Cracks in the Crescent
By Hussein Hajji Wario
Publisher: Bethany Press
Pages: 252 pages
Review Author: Philip Blosser
Since the events of 9/11, Christians in the West have become increasingly interested in what makes the Muslim world tick. Writers and publishers, for their part, have begun turning out a growing number of books introducing Western Christians to the world of Islam. Offerings from Catholic publishers include Jacques Jomier’s The Bible and the Qur’an (Ignatius Press, 2002), Daniel Ali and Robert Spencer’s Inside Islam: A Guide for Catholics (Ascension Press, 2003); Spencer’s Islam Unveiled (Encounter Books, 2003), and Giorgio Paolucci and Camille Eid’s interview-based volume, 111 Questions on Islam: Samir Khalil Samir, S.J., on Islam and the West (Ignatius Press, 2008), to mention but a few.
Hussein Hajji Wario’s Cracks in the Crescent warrants special notice. Two facts set this book apart. First, Wario is not only a former Sunni Muslim with years of experience in an Islamic culture, but unlike many Muslims was thoroughly educated in the esoteric aspects of Islam. Second, the arguments he uses to expose Islam — arguments honed by years of experience of debating Muslim peers after his Christian conversion — are drawn from the extensive literature of Islam itself, not merely the Qur’an, but Islamic history, Seerah (the life of Muhammad), Sunnah (specific words, actions, and practices of Muhammad), and Hadith (narrations based on the words of Muhammad shedding light on the Qur’an and matters of jurisprudence), and Fiqh (Islamic jurisprudence). The purpose of his book, Wario says, is to help both Muslims and non-Muslims seeking answers about the true nature of Islam.
Wario was educated in traditional Islamic schools, called madrassa, in Kenya during his formative years. Upon graduation he served as a madrassa teaching assistant and as a muadhin, the man who calls Muslims to prayer, in his native hometown. The first fourteen chapters of his book chronicle his upbringing in the monolithically Muslim community of his Kenyan Orma tribe, the shocking persecutions that followed his Christian conversion in 1989, and his emigration to the United States, where he attended Hope College in Michigan. The final two chapters deal thematically with the distortions behind the “Jesus of Islam” and the “Promised Comforter,” whom Muslims understand to be Muhammad.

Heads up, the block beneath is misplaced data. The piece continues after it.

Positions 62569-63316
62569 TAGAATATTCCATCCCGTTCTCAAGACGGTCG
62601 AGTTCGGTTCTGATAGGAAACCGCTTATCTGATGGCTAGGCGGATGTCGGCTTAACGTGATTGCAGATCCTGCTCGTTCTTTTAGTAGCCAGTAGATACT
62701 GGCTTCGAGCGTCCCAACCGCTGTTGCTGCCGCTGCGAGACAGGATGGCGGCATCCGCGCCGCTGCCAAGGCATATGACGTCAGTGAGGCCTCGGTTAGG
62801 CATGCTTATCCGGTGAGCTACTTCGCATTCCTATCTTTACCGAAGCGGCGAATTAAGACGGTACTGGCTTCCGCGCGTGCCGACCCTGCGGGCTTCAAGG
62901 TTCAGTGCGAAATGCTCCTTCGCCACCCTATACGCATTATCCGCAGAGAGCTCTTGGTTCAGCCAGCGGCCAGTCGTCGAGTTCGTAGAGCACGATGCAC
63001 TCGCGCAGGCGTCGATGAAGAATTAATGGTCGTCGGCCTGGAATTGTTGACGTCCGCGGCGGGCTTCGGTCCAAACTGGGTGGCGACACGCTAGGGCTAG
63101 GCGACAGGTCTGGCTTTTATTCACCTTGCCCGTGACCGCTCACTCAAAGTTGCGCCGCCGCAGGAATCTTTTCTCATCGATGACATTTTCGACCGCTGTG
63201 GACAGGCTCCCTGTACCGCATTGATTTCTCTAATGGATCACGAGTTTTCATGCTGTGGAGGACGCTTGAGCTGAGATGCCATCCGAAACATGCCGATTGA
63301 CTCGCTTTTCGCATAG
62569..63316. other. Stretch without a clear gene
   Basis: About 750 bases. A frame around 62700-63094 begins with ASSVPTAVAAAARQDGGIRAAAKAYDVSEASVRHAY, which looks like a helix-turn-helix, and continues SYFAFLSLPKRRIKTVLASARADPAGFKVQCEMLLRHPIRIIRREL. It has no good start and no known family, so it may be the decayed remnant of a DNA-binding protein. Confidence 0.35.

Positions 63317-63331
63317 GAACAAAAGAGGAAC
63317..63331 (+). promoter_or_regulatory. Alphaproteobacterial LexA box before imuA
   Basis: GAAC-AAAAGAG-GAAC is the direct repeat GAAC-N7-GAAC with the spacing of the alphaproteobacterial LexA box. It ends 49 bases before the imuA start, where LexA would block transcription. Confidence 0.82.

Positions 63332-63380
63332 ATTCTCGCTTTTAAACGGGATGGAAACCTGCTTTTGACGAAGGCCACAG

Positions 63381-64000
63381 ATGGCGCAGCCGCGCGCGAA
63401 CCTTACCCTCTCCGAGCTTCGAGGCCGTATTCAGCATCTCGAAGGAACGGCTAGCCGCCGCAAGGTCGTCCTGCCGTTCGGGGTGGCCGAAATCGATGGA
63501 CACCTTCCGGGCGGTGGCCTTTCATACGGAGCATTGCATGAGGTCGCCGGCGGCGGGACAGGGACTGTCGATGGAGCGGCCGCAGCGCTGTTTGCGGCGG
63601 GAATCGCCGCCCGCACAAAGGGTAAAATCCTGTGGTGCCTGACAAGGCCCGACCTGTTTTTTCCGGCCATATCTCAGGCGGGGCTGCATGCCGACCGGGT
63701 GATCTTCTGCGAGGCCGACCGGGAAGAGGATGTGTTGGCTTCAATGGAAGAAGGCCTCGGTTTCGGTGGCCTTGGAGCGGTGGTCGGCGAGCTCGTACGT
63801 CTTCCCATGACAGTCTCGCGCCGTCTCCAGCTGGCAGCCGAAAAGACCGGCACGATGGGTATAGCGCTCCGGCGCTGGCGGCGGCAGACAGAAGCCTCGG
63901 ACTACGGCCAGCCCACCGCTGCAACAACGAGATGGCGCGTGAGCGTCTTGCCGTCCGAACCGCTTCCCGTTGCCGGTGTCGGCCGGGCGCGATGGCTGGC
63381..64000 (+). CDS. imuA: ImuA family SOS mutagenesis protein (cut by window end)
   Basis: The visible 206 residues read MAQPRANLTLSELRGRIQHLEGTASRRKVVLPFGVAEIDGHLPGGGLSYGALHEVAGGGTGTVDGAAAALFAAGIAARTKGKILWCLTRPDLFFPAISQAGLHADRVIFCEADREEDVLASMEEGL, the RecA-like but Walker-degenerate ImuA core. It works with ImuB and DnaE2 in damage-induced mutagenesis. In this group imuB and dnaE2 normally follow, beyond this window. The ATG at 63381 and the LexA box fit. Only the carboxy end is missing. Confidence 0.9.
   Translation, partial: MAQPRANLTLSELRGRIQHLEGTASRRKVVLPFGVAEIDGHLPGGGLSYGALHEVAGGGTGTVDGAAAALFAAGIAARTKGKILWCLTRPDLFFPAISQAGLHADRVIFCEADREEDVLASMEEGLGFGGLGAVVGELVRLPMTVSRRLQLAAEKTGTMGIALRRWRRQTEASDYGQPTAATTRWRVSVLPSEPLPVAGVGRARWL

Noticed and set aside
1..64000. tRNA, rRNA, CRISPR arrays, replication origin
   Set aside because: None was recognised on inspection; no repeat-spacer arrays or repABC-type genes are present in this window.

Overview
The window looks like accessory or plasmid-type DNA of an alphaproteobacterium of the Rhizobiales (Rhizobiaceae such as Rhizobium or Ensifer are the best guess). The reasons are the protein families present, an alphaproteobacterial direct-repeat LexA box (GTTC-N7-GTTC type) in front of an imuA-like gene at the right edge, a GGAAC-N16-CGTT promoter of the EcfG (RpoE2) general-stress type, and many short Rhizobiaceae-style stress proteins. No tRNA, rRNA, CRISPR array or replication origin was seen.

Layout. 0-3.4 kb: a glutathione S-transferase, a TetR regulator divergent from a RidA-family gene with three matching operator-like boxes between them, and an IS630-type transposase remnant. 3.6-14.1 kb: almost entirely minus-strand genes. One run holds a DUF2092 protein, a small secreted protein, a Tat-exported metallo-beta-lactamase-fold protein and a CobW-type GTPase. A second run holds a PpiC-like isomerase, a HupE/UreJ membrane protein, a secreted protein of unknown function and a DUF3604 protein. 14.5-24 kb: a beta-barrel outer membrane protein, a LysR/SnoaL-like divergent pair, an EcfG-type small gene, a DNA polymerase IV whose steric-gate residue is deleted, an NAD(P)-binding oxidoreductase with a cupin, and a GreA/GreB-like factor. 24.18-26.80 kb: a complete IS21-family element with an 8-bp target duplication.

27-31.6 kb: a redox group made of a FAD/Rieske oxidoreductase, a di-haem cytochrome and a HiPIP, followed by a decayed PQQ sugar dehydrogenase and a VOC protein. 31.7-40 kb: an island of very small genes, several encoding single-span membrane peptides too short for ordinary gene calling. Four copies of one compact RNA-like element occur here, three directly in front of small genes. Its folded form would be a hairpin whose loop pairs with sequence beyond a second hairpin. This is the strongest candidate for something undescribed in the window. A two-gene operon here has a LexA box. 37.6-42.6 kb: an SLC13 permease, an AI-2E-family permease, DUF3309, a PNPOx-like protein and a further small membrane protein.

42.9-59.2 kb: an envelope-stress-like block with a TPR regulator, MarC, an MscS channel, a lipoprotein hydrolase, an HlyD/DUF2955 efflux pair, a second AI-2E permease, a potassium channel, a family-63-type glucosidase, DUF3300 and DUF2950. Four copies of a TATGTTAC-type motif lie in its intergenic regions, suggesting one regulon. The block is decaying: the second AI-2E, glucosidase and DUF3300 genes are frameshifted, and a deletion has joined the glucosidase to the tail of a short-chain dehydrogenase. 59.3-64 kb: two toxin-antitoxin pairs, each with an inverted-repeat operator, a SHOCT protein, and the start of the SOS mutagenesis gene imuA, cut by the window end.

Western readers will be startled to read Wario’s account of the tight, hierarchical network of Muslim clerics who strictly oversaw every aspect of Wario’s education. All of life revolved around the madrassa and local mosque. As soon as he was old enough, he was taught to read and write Arabic, and then to read the Qur’an. Along with fellow schoolboys, he still bears scars from the floggings they received when they misspelled or mispronounced words from the Qur’an.
Since Islam recognizes the virgin birth of Jesus and considers Him a human prophet, it is not surprising that Wario’s first awareness of Jesus came not from Christians but from hearing a Muslim cleric state that Jesus would return at the end of the world for the final judgment. His first serious encounter with Christianity came, however, only after a Christian headmaster at a government school took him under his wing, helped advance his education by a transfer to a better boarding school, then invited him to his home over the Christmas holidays and invited him to church. These events precipitated a crisis in which all of Wario’s Muslim commitments and prejudices about Christians were put to the test. After months of conflicted reflection, they were eventually found wanting. Among the more humorous of these was the preposterous fable he and his childhood classmates had been told that Muslims who attend Christian services received a “stamp” on their buttocks that earmarked them for Hell — a story he hilariously and decisively undermined for his childhood friends after his conversion while swimming with them.